At the end of Monster, who was declared guilty?  

At the end of Monster, James King is declared guilty of felony murder, and Steve Harmon is acquitted.

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At the end of the story, James King is convicted of felony murder, while Steve Harmon is acquitted. Even though Steve is acquitted of participating in the robbery/murder, his attorney, Kathy O'Brien, is not convinced of his innocence and views him as a monster. Shortly after the verdict is read, Steve attempts to hug O'Brien, who stiffens and turns away. Months later, Steve thinks about O'Brien's reaction and realizes that she viewed him as a monster, which is the same term the prosecuting attorney used to describe him and the other criminals during the trial.

Throughout the story, the audience learns that Steve willingly joined the group of criminals and agreed to be their lookout during the robbery. Steve's attorney and the reader also know that he was present in the store on the day of the robbery and lied about his whereabouts on the witness stand. Fortunately, the prosecuting attorney's witness, Lorelle Henry, did not see Steve inside the drugstore during the robbery. Even though Richard Evans and Osvaldo Cruz testify that Steve played a role in the robbery but did not give a signal after leaving the store, the jury finds him innocent.

Kathy O'Brien does an excellent job of separating her client from James King and the other thugs involved in the crime. Additionally, Steve's teacher, Mr. Sawicki, testifies that he is a compassionate, honest student, which influences the jury's decision. Steve is lucky to be found innocent and spends a significant amount of time filming himself in order to determine his genuine nature.

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In the novel Monster, the jury finds James King guilty of felony murder, but the narrator and protagonist, Steve Harmon, not guilty. Harmon does not go into any details about the verdicts, but at one point, a guard boasts to King and Harmon that he and his friends have placed bets on whether they get "25 to life." He may be just scaring them. On page 266, he tells them:

You guys treat me nice, and I'll put a word for you up at Greenhaven. Maybe I can get you a boyfriend that's really built.

Not everybody is convinced of Steve's innocence. In her closing statement, Steve's lawyer, O'Brien, tells the jury that Steve is not guilty. He may have been seen talking to the robbers on the street, but why surmise that they were plotting the crime? As Steve said, they were talking about basketball. In addition, she has proved Steve is a good student with an interest in filmmaking. What would have been his motivation to rob the store? O'Brien, however, does not seem to believe her own words, and at the end of the trial, she refuses to congratulate her client.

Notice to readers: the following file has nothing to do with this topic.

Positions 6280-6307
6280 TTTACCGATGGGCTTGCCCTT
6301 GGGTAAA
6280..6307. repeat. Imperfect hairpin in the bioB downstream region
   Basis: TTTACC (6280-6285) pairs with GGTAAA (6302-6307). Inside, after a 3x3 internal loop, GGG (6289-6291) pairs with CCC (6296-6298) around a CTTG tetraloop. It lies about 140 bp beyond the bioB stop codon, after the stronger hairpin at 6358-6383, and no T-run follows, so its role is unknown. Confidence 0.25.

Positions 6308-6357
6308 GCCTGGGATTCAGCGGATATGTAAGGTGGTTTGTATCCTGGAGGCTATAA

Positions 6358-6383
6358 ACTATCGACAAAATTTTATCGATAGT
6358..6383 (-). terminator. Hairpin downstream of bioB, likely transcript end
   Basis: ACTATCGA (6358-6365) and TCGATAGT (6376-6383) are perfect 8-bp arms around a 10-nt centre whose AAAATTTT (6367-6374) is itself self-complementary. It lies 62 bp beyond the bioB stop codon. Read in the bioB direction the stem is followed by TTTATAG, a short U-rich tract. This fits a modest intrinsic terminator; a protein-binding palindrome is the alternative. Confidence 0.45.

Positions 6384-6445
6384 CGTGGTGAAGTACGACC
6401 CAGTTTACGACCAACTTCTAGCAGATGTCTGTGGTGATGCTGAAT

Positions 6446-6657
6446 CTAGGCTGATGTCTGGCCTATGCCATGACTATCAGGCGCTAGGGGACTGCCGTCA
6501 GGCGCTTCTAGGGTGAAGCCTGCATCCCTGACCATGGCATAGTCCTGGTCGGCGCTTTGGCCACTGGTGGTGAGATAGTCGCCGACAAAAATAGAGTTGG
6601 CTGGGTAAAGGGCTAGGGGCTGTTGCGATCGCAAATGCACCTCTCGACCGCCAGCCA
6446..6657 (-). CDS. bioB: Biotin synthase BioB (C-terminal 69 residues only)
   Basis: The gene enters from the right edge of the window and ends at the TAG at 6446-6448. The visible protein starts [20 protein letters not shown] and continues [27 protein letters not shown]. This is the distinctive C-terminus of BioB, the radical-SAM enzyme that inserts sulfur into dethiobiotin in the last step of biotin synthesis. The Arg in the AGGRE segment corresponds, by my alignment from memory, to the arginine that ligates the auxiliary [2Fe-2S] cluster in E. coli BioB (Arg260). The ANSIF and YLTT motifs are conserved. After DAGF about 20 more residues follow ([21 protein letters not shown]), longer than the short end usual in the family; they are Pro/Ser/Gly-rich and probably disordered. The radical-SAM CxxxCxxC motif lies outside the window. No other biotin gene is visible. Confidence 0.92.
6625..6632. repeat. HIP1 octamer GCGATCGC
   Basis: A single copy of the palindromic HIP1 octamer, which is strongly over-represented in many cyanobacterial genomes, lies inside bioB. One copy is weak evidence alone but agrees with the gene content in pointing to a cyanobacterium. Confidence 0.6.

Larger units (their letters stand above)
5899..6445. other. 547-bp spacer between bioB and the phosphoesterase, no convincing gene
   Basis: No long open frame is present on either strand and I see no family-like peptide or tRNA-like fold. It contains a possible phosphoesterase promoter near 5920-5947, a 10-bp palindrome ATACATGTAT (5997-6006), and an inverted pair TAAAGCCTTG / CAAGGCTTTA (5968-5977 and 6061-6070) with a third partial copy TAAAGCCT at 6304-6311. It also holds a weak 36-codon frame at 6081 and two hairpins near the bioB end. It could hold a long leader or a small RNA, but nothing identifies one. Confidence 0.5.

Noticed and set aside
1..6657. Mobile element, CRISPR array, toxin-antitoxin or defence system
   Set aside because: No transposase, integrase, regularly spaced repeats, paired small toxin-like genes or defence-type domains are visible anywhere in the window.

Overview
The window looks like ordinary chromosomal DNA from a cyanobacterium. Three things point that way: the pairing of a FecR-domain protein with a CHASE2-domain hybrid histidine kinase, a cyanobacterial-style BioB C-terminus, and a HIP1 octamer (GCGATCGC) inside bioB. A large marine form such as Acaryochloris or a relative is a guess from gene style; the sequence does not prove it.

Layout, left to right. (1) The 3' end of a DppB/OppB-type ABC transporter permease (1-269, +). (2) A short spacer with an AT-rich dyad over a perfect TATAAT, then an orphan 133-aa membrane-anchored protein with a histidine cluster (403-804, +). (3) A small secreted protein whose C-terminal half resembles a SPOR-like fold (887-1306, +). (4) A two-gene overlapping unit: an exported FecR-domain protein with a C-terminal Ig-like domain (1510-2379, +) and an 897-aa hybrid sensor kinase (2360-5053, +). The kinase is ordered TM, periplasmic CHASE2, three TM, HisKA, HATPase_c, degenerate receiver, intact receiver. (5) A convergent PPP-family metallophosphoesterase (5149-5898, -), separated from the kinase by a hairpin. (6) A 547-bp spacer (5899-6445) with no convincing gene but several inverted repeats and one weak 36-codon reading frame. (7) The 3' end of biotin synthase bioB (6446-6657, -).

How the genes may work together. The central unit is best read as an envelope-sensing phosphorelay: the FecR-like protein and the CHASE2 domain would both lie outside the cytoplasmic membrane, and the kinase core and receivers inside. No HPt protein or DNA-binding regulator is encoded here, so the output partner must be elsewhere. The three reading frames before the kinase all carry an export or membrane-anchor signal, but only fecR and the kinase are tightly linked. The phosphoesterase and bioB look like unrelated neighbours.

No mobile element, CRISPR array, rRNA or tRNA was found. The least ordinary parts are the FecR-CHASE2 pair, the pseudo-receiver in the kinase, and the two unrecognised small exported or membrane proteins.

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At the end of the novel, James King is convicted of felony murder for the robbery and murder of Alguinaldo Nesbitt, a Harlem drugstore owner. Steve Harmon, the novel's narrator and protagonist is acquitted of the murder and found innocent. According to Osvaldo Cruz and Richard "Bobo" Evans, Steve Harmon participated in the robbery and acted as the group's lookout. Steve was supposed to enter the drugstore, make sure the coast was clear, and give a signal indicating that no one was inside the store before Bobo and James King entered to carry out the robbery. However, Steve Harmon's participation in the crime is ambiguous and the reader wonders if he followed through with the plan. Despite being found innocent, Steve Harmon's attorney, Kathy O'Brien, refuses to hug him after the verdict is read and stiffens in horror when Steve attempts to embrace her. She backs away from Steve, collects her papers, and leaves him alone at the table. Five months after the trial, Steve continues to analyze himself and wonders what O'Brien saw in him when he turned to hug her after being found innocent. Steve Harmon questions if she views him as a "monster" and continues to wrestle with his true identity.

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At the end of the novel Monster, Steven Harmon was declared not guilty. James King was declared guilty of the felony murder (murder done while committing another felony – the armed robbery) of Alguinaldo Nesbitt. James King goes off to jail and Steve Harmon goes home with his family. 

Even though Steve is not convicted for the murder, the doubts and fears that haunted him throughout the trial don't all go away. He worries about what kind of person he is, what he is capable of. His relationship with his family is messed up too. He says, 

"My father is no longer sure of who I am. He doesn't understand me even knowing people like King or Bobo or Osvaldo. He wonders what else he doesn't know."

Even though Steve did not face any jail time or stain on his official record, he is still punished for his actions at the convenience store. It's clear that these doubts will stay with him for a long time. 

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